Audacious and knotty as it is viewer-friendly, Greek filmmaker George Lazopolous’ first and (seemingly) only film mines a territory at once strange and familiar. A wry tale which takes in Greek mythology, punk-rock rebellion and the influences of the American suspense-drama, Medousa is an effective and curious little thriller about myth and obsession. For such a low-budget effort, it shouldn’t be nearly as entertaining as it really is. Lazopolous, however, manages a fine balance with the many disparate elements he has at his disposal.
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Los Angeles’ pop artist MILCK (a.k.a. Connie Lim) started out playing the pop game and trying to conform to gender and racial stereotypes, but’s she too smart and creative to have kept that up for long. Renaming herself MILCK, she cast off the expectations of others and decided to focus on developing her unique voice. In doing so, MILCK has become an artist to watch for her truth to power approach to her new music.
Paul Carr: Over rudimentary beats and the barest of bass lines, Sleaford Mods address the collapse of one of the UK’s oldest and most famous department store chains. Rather than a furious protest anthem for the 99% or a rousing anthem against the fat cats that get rich at the expense of the little man, it is delivered as a pithy statement of fact. A tacit acknowledgment that there is no fairness in society and the rich man is, inevitably always going to win, leaving the vultures to pick over the carcasses they leave behind. Moreover, the band maintains their ability to describe the grubby mundanity of everyday British life. There is no grandeur or attempt to explore life’s big questions. No real stylistic “growth”. This is what Sleaford Mods do, and it is what it is. Just don’t come looking for answers. [7/10]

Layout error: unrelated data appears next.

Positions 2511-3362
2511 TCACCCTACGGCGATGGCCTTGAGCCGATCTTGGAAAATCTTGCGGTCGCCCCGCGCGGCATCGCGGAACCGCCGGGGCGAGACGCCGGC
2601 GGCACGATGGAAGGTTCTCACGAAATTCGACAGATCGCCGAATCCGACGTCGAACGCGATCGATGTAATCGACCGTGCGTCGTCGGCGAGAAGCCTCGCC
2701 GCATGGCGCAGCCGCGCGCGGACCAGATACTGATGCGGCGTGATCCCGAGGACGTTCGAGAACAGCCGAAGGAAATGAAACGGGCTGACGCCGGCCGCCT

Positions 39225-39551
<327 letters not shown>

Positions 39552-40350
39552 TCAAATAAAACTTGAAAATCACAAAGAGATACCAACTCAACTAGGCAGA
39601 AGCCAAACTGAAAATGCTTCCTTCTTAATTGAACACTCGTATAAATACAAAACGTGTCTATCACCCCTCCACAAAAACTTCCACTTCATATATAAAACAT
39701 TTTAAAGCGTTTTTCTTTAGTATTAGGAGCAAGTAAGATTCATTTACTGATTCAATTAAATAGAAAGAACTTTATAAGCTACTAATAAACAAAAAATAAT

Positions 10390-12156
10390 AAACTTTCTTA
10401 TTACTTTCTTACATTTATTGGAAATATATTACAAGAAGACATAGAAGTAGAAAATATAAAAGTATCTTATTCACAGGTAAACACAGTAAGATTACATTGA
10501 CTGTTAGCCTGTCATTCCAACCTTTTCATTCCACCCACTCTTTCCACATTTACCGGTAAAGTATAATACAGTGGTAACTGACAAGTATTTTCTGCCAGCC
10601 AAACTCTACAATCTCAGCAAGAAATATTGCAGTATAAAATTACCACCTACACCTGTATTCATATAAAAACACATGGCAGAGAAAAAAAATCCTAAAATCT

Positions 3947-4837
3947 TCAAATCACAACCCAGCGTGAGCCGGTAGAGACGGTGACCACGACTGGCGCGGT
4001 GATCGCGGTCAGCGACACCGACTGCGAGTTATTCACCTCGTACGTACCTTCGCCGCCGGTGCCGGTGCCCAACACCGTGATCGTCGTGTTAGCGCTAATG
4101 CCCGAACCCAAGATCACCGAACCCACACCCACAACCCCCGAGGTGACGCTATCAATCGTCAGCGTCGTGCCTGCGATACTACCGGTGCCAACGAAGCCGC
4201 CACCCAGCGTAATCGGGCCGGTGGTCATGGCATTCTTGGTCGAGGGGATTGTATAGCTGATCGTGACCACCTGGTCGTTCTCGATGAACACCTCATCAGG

Event is a mystery that revolves around whether or not we can trust an AI. It’s a standard story conceit in sci-fi—the suspicious computer—but event adds its twist to the trope by highlighting the unique tragedy of artificial life. This is one of the few games that acknowledges the ugly implications of a computerized intelligence.
As I wrote this, from the corner of my eye, I could see CNN providing coverage of a gargantuan hurricane, racing resolutely towards the eastern coastal arc of the US, extending from Florida all the way up to the Carolinas. The footage shows fierce winds roiling the waters of the Atlantic; wave after wave, crashing against the shore, slopping out over the edge of the sea wall. It could have been an event such as this that prompted J.G. Ballard to write The Drowned World—a forerunner of a genre, dubbed in the 21st century as “climate-fiction”—in which he paints a nightmare landscape, where the seas have swelled and swallowed up the land.